The coup in Honduras – ten years on

THOUSANDS OF PEOPLE recently marched through the streets of the capital of Honduras demanding the resignation of right wing President Juan Orlando Hernández and an investigation of him.

The protestors, from Movimiento Indignados (Indignant Movement), said in a statement, “We demand the immediate removal of Juan Orlando Hernández from the post he is currently usurping, as well as an urgent investigation of him and his family circle and political associates.”

The opposition says Hernández, a conservative backed by the United States, was illegitimately re-elected in a November 2017 vote marred by delays and alleged fraud. It is also alleged by Honduras’ democratic opposition movements that Hernández has links to people accused of corruption and drug trafficking.

June this year marks ten years since Hernández came to power after a military coup deposed the progressive democratic government of President Manuel Zelaya.

I was among those – alongside Jeremy Corbyn and numerous trade unions – who led and supported the Emergency Committee Against the Coup in Honduras here at the time. Our campaigning included as a key element opposition to the US government stance which gave oxygen to the burgeoning dictatorship.

While the coup was widely condemned by governments across Latin America, the EU, the OAS and other regional blocs, US President Obama and Secretary of State Clinton refused to label it a military coup, and then worked closely with the post-coup government.

The subsequent elections following the coup in Honduras have included a media blackout and political repression against the left wing opposition candidates, including targeted assassinations of anti-coup leaders ahead of the polls, and ever since 2009, US governments have propped up the reactionary regime.

Honduras is one of the most dangerous places in the world to be a trade union, environmental or human rights activist.

Alongside their repressive and antidemocratic agenda, the Honduran right wing regime has implemented harsh neo-liberal ‘reforms,’ thereby reversing programmes to reduce poverty and inequality initiated by the Zelaya-led government prior to the coup.

While President Trump can’t go a week without claiming deep concern for democracy and human rights in some countries in Latin America, he is incredibly silent on Honduras. Indeed, despite multiple allegations of fraud in the 2017 Honduran presidential election, Trump soon recognised Hernández as the winner, even though the poll exhibited such blatant fraud that not a single foreign dignitary attended Hernández’s inauguration! Trump is not at all bothered by these blatant abuses of human rights and attacks on democracy, and the US is currently building even closer ties with the right wing government in Honduras.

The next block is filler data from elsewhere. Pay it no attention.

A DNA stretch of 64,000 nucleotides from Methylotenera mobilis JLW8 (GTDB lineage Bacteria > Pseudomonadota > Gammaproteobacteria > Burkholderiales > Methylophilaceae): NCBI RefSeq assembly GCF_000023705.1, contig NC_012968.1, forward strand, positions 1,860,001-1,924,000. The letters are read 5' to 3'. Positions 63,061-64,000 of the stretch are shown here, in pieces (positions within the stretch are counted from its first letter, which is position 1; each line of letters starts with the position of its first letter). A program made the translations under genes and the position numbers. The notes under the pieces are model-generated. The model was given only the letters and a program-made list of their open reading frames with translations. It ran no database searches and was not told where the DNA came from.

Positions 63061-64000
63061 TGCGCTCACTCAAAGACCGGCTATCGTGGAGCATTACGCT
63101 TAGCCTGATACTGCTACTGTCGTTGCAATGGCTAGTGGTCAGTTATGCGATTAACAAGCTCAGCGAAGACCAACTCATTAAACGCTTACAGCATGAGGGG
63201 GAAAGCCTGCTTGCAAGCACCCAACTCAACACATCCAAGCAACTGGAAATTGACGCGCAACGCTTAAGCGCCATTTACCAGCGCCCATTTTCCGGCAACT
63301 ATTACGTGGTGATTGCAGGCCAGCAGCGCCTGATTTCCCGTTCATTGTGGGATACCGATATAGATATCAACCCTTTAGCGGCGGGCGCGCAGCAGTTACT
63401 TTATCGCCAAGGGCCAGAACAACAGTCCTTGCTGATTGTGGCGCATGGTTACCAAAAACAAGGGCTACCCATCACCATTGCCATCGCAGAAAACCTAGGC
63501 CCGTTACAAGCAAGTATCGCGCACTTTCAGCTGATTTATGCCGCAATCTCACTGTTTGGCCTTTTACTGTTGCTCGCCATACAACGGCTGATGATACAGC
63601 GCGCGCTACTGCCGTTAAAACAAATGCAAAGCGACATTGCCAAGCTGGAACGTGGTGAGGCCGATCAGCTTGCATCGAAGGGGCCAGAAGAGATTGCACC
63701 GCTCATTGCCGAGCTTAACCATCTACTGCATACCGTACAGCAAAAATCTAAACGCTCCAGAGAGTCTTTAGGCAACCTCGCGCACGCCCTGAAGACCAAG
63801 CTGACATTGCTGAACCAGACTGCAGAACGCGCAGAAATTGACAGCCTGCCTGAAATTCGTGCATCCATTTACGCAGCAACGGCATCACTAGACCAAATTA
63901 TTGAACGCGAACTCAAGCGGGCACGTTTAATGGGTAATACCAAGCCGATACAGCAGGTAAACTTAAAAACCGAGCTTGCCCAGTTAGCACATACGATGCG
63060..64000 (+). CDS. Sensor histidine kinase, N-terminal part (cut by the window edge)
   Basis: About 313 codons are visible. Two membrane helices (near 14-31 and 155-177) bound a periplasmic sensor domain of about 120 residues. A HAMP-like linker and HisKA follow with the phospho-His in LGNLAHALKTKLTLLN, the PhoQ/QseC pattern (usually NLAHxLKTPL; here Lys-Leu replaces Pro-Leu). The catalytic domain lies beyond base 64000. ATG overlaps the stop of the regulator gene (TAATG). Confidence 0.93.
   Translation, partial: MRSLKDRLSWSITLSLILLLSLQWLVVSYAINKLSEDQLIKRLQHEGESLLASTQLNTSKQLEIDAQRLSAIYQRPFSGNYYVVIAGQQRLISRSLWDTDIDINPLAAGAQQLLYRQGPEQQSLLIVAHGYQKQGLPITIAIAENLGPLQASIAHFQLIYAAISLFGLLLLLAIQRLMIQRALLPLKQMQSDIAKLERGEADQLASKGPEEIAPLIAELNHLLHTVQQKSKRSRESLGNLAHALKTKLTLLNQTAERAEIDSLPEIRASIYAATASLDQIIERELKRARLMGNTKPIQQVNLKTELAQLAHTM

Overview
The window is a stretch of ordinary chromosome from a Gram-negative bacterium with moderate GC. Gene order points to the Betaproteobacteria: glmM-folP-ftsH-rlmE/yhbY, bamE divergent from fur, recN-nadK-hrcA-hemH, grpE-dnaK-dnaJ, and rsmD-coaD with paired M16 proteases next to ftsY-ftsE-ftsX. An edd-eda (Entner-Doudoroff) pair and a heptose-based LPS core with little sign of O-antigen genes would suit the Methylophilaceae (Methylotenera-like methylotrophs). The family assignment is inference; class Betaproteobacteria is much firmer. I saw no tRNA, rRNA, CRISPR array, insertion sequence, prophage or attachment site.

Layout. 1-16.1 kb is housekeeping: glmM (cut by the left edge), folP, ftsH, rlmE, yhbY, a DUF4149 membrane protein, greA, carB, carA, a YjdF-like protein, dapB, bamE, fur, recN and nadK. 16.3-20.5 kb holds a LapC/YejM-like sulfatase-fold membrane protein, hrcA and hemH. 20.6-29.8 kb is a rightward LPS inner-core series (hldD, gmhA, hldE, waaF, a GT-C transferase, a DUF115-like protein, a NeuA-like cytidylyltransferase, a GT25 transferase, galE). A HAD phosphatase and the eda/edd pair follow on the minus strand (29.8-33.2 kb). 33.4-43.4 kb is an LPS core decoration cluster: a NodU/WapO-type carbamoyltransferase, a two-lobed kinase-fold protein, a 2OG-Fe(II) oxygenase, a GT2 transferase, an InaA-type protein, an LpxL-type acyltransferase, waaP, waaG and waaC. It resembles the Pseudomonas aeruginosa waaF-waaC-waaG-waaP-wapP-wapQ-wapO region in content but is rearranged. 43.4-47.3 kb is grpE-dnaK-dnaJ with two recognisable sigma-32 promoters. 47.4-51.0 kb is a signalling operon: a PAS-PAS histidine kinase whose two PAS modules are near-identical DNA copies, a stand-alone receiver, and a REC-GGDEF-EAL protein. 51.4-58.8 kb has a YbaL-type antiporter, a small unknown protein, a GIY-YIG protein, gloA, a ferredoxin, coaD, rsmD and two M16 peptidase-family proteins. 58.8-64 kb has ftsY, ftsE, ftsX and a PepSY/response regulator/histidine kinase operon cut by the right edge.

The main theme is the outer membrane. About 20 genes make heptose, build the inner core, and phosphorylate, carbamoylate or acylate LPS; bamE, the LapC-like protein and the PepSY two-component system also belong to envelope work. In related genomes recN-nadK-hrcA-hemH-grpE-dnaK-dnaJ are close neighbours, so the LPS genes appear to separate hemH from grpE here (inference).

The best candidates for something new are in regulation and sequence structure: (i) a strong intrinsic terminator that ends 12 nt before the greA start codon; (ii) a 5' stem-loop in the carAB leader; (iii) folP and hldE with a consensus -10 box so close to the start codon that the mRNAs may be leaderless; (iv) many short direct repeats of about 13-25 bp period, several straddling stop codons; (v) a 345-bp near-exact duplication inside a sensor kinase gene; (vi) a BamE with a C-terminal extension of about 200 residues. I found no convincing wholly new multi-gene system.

In Southern and Central America, the political, economic and military interests of the US will always trump (no pun intended) the interests of ordinary people. Instead, it is focused on imposing illegal, punitive sanctions aimed at ‘regime change’ against countries such as Venezuela which do not follow the US agenda.

But it is not just the Trump administration that is guilty of this. Last year, the Tory government was exposed by Labour and campaigning groups as selling spyware to Honduras, which could well have been used to savagely repress anti-government protests. This was despite the fact that where there is a “clear risk that goods may be used for internal repression”, arms sales are illegal under the 2008 Export Control Act.

The spyware sold to the Honduran government can monitor and intercept a broad range of telecommunications, including phone calls, emails and online messaging apps, and the Honduran Alliance Against Dictatorship believes the Honduran government and its security forces have used the spyware to illegally intercept its emails and mobile phone data.

Nonetheless, despite the lack of interest of Donald Trump or Theresa May in their rights, a range of movements, including women’s groups, students, environmental campaigners, trade unions and more, on the streets of Honduras every month, keep resisting the coup government.

It is time for us to speak up in solidarity with them. Just as Jeremy Corbyn, myself and others campaigned against the coup in 2009, we need to again be raising awareness on the tenth anniversary and take the opportunity to argue that the US and Britain must stop propping up Honduras’s reactionary and repressive regime, and end arms sales.

First published by Labour Briefing.